Edmund Barton was Australia’s first prime minister. Federation was Edmund Barton’s ‘one great thing’. One of the key architects of Australia’s Constitution, Barton became the new nation’s Prime Minister at a grand ceremony in Centennial Park, Sydney, on 1 January 1901.
Admired for his intelligence and calm temper, Barton revealed a keen sense of humour; it was evident of his love of good food, fine wine and stimulating conversation. With a rich and powerful voice, he commanded authority wherever he spoke. In 1903 Barton resigned to become one of the three judges who founded Australia’s High Court.
Australia’s 25th Prime Minister served from 11 March 1996 until 3 December 2007, the second-longest prime ministerial term after Robert Menzies. When he lost the seat of Bennelong in 2007, John Howard also became the second Australian prime minister to lose his seat, the first being Stanley Melbourne Bruce in 1929.
John Howard entered parliament as the Member for Bennelong in May 1974. After the controversial dismissal of the Whitlam government in November 1975, he took his first portfolio as Minister for Business and Consumer Affairs in the Coalition government of Malcolm Fraser and Doug Anthony. John Howard was then Treasurer from 1977 until the Fraser government lost office in 1983.
As Prime Minister, John Howard led a government with a wide reform agenda, initiated by the sale of Telstra, the nation’s chief telecommunications carrier. His government achieved a restructuring of industrial relations, including the introduction of direct employer–employee enterprise agreements. A key economic reform was the introduction of a goods and services tax.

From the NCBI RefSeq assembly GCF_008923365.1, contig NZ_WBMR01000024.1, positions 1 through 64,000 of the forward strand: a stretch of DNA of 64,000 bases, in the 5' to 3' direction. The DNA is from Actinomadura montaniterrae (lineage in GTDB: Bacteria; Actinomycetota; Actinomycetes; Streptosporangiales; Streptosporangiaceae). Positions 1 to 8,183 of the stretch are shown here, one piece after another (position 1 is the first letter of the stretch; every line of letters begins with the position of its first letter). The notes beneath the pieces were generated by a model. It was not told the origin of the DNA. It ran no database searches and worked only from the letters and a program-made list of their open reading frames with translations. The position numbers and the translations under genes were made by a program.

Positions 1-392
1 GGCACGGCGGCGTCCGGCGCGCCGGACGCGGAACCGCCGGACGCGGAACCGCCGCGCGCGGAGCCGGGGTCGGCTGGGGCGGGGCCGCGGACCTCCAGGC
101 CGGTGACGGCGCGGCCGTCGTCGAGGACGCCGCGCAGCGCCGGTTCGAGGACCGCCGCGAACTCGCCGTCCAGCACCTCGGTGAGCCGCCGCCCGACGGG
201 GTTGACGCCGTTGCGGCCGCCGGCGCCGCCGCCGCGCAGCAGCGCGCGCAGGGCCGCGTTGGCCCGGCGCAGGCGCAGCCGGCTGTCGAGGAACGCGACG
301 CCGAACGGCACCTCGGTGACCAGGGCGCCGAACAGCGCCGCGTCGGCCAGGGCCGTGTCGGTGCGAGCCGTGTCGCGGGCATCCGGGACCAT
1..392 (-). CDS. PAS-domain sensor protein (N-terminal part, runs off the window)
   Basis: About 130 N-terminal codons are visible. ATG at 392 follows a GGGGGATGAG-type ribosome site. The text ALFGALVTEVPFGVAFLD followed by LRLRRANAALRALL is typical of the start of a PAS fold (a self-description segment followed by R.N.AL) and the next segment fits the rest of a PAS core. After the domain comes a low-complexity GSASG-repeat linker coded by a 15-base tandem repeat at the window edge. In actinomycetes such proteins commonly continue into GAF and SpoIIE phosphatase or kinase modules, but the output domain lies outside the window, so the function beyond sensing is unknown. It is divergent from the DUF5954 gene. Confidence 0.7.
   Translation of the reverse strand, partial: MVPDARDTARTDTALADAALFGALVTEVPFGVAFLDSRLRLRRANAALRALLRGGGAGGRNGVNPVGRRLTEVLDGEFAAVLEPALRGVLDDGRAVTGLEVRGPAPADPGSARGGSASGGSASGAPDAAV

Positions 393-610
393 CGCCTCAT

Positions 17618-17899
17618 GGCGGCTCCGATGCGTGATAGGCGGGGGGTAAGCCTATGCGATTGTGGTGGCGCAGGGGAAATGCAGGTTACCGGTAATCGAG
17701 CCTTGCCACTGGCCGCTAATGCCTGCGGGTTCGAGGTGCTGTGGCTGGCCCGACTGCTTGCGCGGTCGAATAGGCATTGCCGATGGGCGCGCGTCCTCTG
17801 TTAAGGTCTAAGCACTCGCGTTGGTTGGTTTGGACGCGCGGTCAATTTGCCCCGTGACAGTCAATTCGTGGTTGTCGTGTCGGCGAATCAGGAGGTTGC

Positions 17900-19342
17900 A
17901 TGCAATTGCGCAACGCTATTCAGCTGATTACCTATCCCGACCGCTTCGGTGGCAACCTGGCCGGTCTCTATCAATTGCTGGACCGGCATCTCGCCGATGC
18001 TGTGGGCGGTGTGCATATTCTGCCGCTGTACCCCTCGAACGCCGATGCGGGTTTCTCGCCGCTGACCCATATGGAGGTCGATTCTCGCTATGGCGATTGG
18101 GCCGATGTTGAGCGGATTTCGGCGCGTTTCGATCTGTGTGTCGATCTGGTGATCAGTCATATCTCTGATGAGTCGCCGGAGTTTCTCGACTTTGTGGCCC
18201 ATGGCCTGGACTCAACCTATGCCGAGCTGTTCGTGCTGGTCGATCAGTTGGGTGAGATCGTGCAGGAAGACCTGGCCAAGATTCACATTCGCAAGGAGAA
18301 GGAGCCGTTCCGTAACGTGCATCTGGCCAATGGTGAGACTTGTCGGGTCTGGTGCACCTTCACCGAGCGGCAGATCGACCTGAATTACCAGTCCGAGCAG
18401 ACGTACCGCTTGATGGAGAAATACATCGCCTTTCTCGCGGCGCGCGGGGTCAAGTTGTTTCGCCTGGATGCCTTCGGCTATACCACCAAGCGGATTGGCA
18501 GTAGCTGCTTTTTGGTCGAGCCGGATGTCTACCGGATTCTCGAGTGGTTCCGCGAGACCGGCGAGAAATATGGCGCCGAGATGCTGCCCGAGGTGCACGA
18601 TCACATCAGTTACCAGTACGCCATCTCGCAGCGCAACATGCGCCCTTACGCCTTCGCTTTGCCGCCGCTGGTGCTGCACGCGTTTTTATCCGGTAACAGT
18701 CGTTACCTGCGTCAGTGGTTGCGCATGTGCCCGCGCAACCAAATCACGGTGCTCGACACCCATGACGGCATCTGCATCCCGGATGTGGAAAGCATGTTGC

In international relations, the government provided support enabling East Timor to achieve independence and developed an ‘Asia-first diplomacy. After the terrorist attacks on New York and Washington DC on 11 September 2001, Australia’s role in international responses to terrorism was a major element in the foreign and defence policies of the Howard government.
Kevin Rudd was Australia’s 26th Prime Minister and the 19th Leader of the Australian Labour Party. He held the office from 3 December 2007 until 24 June 2010 when he was replaced as the leader of the Parliamentary Labour Party by Julia Gillard.
Kevin Rudd departed from firm Labour Party practice when he selected his own ministers – he was the first Labour Prime Minister to break the traditional role of the Caucus. There were 42 members of the Rudd government executive, 20 Cabinet members, 10 other ministers and 12 parliamentary secretaries. Kevin Rudd was also the first Australian Prime Minister to appoint a female deputy, Julia Gillard.
The historic highlight of his first months in office, however, was his apology to Indigenous people in the opening week of Australia’s 42nd parliament.
The Prime Minister followed the lead of all Australian post-war prime ministers and visited countries considered significant in Australia’s international and trade relations. With the issue of climate change at the forefront, Kevin Rudd’s first visit abroad was to Indonesia for a conference on climate change where, on behalf of the Australian Government, he ratified the Kyoto Protocol. In his first months in office Kevin Rudd also visited China, Japan, the United States, the United Kingdom, East Timor, Papua New Guinea and the Solomon Islands.
At home, the new government gave immediate priority to its key policy areas of education, employment and health, and introduced legislation to reverse some of the major workplace reforms of the Howard government.
On 24 June 2010 Julia Gillard became Australia’s 27th Prime Minister and the first womanto hold the office. She was elected unopposed by the Parliamentary Labour Party.
Before becoming Prime Minister, she served as the Deputy Prime Minister from 2007 to 2010 in Kevin Rudd’s Labour government, where she was Minister for Employment and Workplace Relations; Minister for Education; and Minister for Social Inclusion.
She is the Federal Member for Lalor (Vic) and was first elected to Parliament in 1998.
Summary: It is these amazing Prime Ministers that has made our Australia how its is now. We learn from their actions and we improve Australia to make an amazing country.
By JAMES HUANG